Is there a fixed percentage of how much of the oil used to frying french fries will stay in the served french fries?

I guess that it depends on things like dimension of the french fries, frying temperature, oil type.

2 Answers 2


There's too many factors to have a set percentage of oil that will stay, but lets cover a few common things that determine the oil in your final product.

Heat of the oil:

  • Your oil needs to be plenty hot enough to actually fry in. For fries, you'll typically want to shoot for between 350-375 F. If you don't have a thermometer, then get one! If you really don't want to get one, a white bread cube will fry brown in about 60 seconds at the right temp - but a thermometer is best. If the oil isn't hot enough to fry in, it will start to absorb the oil. So before you ever fry anything, get that oil up to temp (and make sure its that way between batches!).

Coating of the fry (or other fried food):

  • A batter coating is just going to hold more oil than a plain french fry. If you're trying to be health conscious about french fries (but then again, why are you eating french fries!?!), avoid batter coating them and go with a 'plain' fry.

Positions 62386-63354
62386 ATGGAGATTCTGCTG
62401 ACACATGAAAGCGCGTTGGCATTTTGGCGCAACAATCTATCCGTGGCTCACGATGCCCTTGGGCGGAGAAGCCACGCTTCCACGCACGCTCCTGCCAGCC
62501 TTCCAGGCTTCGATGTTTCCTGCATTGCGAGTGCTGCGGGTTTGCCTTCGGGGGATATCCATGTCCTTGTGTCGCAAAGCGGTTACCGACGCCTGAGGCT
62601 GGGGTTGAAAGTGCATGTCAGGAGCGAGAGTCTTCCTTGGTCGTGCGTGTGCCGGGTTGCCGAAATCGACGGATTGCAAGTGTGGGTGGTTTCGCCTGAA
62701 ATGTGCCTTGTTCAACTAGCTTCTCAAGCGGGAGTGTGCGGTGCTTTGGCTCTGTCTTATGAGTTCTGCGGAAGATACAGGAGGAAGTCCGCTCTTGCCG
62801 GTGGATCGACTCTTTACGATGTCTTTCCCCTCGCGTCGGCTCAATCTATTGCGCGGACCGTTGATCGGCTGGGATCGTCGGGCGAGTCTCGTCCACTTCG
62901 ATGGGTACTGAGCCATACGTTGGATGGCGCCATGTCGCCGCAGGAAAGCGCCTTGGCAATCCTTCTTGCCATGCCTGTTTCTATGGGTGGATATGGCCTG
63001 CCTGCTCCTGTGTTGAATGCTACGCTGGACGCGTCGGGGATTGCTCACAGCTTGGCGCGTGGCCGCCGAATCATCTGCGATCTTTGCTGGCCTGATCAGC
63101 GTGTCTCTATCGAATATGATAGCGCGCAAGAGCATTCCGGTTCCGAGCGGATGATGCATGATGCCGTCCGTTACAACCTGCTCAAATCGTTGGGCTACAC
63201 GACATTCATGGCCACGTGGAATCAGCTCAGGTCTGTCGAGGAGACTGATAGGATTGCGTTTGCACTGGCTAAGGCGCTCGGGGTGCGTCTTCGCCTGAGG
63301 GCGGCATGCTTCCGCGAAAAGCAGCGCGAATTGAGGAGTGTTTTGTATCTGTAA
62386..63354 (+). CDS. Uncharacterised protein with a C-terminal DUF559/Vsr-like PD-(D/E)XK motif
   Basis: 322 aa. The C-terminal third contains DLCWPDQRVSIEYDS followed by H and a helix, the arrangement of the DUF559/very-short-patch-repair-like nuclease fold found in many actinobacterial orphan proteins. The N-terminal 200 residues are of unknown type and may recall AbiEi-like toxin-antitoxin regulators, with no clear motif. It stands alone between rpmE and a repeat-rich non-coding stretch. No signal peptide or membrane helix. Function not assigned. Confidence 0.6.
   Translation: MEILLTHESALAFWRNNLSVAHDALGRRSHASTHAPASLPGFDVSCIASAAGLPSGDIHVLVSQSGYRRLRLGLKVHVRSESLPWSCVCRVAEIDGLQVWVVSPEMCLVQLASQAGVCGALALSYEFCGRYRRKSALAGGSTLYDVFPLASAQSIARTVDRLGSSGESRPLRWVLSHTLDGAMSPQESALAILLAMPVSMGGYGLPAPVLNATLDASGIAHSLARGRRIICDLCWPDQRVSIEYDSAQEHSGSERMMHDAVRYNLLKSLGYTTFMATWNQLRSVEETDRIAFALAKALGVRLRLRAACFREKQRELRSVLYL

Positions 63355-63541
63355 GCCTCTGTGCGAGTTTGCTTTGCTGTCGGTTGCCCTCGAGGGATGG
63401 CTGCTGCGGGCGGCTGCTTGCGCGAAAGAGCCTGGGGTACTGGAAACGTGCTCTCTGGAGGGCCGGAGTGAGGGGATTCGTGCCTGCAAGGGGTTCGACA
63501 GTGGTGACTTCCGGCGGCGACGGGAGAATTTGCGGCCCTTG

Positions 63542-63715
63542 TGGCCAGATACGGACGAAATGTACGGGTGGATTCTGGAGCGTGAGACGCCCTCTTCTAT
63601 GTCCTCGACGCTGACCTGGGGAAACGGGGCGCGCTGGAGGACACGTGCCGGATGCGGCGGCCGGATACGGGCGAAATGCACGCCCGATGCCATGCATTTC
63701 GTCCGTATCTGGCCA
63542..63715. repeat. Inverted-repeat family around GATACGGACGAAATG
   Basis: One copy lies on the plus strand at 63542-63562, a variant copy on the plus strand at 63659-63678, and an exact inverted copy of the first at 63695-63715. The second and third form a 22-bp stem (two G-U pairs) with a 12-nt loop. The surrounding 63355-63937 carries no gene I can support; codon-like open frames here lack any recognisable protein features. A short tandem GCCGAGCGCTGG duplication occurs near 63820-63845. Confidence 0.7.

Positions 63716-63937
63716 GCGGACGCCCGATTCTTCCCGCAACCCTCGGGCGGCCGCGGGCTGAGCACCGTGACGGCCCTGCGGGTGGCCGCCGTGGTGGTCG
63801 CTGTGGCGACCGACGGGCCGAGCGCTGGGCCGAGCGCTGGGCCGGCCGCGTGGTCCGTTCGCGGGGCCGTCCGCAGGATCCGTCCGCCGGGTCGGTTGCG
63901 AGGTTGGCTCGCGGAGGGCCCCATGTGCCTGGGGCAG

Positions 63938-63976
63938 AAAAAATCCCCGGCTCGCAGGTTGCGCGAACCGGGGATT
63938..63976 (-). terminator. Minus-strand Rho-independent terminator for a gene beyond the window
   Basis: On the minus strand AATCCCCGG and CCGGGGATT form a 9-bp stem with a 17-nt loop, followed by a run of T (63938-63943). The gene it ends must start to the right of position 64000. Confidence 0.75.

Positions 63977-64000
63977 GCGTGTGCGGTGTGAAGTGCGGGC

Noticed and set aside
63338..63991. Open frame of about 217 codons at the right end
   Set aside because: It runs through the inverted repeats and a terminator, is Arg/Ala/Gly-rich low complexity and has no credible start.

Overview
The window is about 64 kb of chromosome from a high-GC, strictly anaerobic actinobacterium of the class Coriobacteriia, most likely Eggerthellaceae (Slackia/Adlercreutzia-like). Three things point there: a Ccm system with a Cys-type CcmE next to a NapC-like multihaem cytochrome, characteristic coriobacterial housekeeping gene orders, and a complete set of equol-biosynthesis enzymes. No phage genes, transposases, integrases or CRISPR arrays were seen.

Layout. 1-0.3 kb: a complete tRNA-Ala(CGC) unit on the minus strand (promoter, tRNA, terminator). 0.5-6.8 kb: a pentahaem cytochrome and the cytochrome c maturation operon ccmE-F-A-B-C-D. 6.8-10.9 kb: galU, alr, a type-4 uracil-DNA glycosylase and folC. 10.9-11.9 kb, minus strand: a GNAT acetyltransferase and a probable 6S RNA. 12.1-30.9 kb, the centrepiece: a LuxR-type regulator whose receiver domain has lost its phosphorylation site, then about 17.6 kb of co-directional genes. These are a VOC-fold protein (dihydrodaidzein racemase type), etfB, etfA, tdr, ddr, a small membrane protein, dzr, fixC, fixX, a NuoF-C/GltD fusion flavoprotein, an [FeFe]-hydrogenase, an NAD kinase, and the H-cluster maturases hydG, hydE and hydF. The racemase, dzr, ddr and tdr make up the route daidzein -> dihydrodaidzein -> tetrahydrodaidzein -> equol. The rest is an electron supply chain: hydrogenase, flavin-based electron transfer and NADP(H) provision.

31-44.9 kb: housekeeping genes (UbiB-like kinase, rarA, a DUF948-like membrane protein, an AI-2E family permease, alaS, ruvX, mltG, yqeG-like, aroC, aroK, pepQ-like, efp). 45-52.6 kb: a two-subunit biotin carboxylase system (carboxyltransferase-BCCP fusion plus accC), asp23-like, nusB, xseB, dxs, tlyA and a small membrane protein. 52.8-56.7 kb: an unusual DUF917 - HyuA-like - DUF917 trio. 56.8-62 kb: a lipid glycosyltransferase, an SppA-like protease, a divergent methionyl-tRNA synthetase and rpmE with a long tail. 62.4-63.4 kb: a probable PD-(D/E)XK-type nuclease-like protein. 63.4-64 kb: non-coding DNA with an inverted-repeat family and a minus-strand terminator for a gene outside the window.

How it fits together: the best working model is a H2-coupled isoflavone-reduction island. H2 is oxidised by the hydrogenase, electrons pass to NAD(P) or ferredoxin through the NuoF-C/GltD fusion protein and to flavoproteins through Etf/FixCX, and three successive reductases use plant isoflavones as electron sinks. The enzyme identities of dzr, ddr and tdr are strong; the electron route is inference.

Post frying treatment:

  • Shake, shake, shake! Give the basket a good vigorous shake. Don't have a basket? Use a strainer or at least a cooling rack with a mesh-type grate. You're trying to physically shake as much oil off the fry as you can. Additionally, I like to lay them on paper towels and then fold the paper towels on top. See all that oil? Simple math, if its on the paper towel, its not in the fry anymore.

Crowding the pan:

  • If you crowd the pan you fry in, you'll lower the temperature of the oil and give the oil not enough circulation. This means longer to fry and more time not at the right temperature. This means more oil in the final product. Its better to do some smaller batches than to try to cram it all in one batch.

The right oil:

  • The main thing here is that you need an oil that can fry hot enough without smoking. This goes back to the right temperature. (In case it hadn't sunk in yet, temperature is important!) If you can't get it hot enough, then you're going to absorb a lot of oil. Olive oil is a bad choice. I usually use peanut or canola oil.
  • 1
    I like your answer much better than mine (deleted). +1 Aug 28, 2011 at 22:21
  • 350-375 F I guess. 180-190°C Aug 29, 2011 at 10:22

extending @rfusca: The Variety of Potato:

  • Potatoes come in a plethora of varieties but they are usually in two groups:

    1. Starchy: Russets, Idaho and Goldrush. These are your better friers, bakers and mashers...
    2. Waxy: Red, Yellow, New, etc.. These are NOT good friers because they absorb less of the oil. These are better for casseroles and potato salads where a potato needs to hold its form after boiling.

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